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Rite of passage: Senior theology students join the adult world

Macarena Angeles (front center) holds a dish of penne pasta that she and fellow seniors Kaylyn Lindner and Jayron Brooks made for their class in Catholic Theology.

By Beth Murphy,
Director of Marketing Communications

Senior Macarena Angeles has worked at a dry cleaners and a fitness center. She knows how to drive. She will graduate high school next May shortly after she turns 18. 

But she never had made a doctor’s appointment, something an adult should know how to do. So recently she called her doctor, ready to negotiate an appointment time, while her mother stood by to coach her. “It was weird,” Macarena said of her first phone call to a physician’s office. “I kept asking my mom what to do next.”

Making an appointment was one of 18 activities Macarena completed for her senior Catholic Theology final exam. During first semester, she and her fellow seniors each worked on his or her own list of activities that define adulthood. Macarena, who attended Holy Spirit Catholic Church, also made dinner for the family, ate lunch alone, saw a movie by herself, and ran 5 miles among her 18 things.

While students take classes and engage in sports and other activities at Scecina, they also should leave high school with practical skills.

Margaret Zeh Fulford, who teaches Catholic theology to all seniors, saw this gap and started “18 Lessons for Life.” She was inspired by a mother’s blog post. The mother thought modern society lacked a rite of passage into adulthood, so she devised a list of 13 life skills she wanted her 13-year-old son to have. Ms. Zeh Fulford adapted more skills into a larger list and told seniors, who are turning 18, to choose 18.

 All Scecina students take Catholic Theology for four years. During the first semester of senior year, they take a course on vocations. Since they already have learned about the Sacraments, Ms. Zeh Fulford divides up the vocations course into units on life skills, love, discernment, and then holy orders, consecrated life and marriage.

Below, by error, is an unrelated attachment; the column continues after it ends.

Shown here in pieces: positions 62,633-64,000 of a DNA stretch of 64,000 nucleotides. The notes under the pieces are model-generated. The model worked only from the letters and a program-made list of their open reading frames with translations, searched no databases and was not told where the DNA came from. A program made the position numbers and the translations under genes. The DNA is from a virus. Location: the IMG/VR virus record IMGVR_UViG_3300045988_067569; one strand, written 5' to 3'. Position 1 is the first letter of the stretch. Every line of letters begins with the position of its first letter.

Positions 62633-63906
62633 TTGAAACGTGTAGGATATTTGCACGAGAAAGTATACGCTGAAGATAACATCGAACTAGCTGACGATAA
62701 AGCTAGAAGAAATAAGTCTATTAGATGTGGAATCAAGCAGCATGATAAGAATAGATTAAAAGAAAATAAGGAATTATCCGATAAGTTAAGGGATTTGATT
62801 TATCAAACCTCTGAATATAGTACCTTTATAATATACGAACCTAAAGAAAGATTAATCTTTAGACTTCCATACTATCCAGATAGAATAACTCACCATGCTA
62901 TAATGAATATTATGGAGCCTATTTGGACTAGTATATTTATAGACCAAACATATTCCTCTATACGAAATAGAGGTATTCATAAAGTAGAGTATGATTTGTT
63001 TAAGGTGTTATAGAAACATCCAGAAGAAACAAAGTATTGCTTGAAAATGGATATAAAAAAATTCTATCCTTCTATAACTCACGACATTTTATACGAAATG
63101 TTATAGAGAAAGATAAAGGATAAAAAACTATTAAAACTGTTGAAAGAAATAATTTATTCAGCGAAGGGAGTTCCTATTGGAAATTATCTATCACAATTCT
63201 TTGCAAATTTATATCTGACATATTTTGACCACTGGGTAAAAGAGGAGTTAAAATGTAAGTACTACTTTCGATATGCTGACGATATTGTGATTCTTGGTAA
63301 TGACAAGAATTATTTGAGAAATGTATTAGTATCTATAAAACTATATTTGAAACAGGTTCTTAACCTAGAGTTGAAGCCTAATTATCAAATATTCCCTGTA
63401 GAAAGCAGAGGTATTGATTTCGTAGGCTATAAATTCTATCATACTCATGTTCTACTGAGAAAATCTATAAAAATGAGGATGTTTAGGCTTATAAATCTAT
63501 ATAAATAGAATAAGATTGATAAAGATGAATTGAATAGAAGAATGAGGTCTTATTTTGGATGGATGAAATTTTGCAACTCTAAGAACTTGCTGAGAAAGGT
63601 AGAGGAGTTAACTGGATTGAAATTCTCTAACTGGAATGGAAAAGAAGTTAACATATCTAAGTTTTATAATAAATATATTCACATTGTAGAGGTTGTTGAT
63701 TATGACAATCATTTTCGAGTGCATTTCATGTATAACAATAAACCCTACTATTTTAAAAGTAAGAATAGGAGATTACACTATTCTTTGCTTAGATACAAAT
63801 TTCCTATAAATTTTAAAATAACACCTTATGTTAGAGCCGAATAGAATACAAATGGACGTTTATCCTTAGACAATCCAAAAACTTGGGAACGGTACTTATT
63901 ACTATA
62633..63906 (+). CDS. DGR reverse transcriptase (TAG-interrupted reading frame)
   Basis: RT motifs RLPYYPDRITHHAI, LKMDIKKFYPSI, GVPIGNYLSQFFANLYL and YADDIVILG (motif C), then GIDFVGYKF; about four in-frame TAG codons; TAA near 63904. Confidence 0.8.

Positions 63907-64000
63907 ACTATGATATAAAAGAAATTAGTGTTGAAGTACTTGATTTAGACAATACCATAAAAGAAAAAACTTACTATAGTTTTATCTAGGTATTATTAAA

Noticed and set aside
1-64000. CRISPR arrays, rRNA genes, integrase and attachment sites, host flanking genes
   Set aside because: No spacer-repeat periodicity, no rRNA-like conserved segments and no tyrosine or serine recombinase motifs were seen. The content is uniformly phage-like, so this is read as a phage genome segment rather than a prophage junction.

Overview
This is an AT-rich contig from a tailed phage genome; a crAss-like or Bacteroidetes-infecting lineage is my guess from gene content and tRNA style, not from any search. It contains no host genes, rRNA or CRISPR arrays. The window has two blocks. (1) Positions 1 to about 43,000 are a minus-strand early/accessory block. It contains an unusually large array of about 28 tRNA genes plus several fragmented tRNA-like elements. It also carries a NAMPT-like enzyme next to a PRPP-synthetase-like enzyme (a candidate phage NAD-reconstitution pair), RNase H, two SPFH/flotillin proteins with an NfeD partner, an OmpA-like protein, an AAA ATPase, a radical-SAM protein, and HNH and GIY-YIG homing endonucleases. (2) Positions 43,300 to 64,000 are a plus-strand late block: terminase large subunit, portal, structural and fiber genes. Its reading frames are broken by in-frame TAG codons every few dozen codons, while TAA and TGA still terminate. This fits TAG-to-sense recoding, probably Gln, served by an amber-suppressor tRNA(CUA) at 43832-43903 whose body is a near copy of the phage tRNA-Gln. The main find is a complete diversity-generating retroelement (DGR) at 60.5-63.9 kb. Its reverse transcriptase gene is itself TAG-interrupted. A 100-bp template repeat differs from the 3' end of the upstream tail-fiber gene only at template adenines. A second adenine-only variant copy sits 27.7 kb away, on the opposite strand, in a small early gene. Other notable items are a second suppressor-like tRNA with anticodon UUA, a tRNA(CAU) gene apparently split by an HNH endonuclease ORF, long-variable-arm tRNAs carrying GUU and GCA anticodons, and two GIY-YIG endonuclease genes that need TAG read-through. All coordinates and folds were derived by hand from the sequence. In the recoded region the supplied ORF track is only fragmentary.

“We look at how, no matter which vocation God is calling us to, we need to have certain life skills,” she explained. “Communication and self-discovery and self-care are some of the big ones we focus on. Then we spend a while talking and looking at love.

 “I hope this experience helps the kids grow in self-knowledge, which is crucial to discernment of vocations,” she said.

Some of the other activities seniors choose include: driving a manual transmission vehicle; putting gas in a car; and driving out of state. They also take some personal finance lesson, learning financial vocabulary such as CD, savings , checking, health savings. They also break down a pay stub and then use it to create a Dave Ramsey quick budget.

They also cook food from scratch. One group from each of the Senior Theology classes makes an item from scratch and serves it to their class. This month students made vanilla cupcakes, 20-Minute Lemon Pesto Penne Pasta, and pancakes.

Macarena said she is thankful for her “18 Lessons in Life.” 

“It was a challenge, honestly, doing all 18 things,” she said. “I now think I could do some of these things regularly, but I never really thought about whether I could.” 

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